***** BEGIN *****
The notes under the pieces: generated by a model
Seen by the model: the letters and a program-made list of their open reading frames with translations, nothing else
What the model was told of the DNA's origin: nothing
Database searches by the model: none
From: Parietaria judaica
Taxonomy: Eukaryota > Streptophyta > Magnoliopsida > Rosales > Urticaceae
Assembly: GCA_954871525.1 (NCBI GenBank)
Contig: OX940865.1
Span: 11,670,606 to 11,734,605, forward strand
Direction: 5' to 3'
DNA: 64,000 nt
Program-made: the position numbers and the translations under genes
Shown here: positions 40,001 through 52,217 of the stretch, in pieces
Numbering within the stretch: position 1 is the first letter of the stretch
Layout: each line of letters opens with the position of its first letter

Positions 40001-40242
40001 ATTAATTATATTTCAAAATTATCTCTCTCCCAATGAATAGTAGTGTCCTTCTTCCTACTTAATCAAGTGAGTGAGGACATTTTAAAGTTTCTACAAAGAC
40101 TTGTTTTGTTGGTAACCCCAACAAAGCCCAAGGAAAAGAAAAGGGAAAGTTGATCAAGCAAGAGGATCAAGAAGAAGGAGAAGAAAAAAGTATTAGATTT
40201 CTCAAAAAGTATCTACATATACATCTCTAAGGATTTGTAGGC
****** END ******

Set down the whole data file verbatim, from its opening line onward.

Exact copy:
The notes under the pieces: generated by a model
Seen by the model: the letters and a program-made list of their open reading frames with translations, nothing else
What the model was told of the DNA's origin: nothing
Database searches by the model: none
From: Parietaria judaica
Taxonomy: Eukaryota > Streptophyta > Magnoliopsida > Rosales > Urticaceae
Assembly: GCA_954871525.1 (NCBI GenBank)
Contig: OX940865.1
Span: 11,670,606 to 11,734,605, forward strand
Direction: 5' to 3'
DNA: 64,000 nt
Program-made: the position numbers and the translations under genes
Shown here: positions 40,001 through 52,217 of the stretch, in pieces
Numbering within the stretch: position 1 is the first letter of the stretch
Layout: each line of letters opens with the position of its first letter

Positions 40001-40242
40001 ATTAATTATATTTCAAAATTATCTCTCTCCCAATGAATAGTAGTGTCCTTCTTCCTACTTAATCAAGTGAGTGAGGACATTTTAAAGTTTCTACAAAGAC
40101 TTGTTTTGTTGGTAACCCCAACAAAGCCCAAGGAAAAGAAAAGGGAAAGTTGATCAAGCAAGAGGATCAAGAAGAAGGAGAAGAAAAAAGTATTAGATTT
40201 CTCAAAAAGTATCTACATATACATCTCTAAGGATTTGTAGGC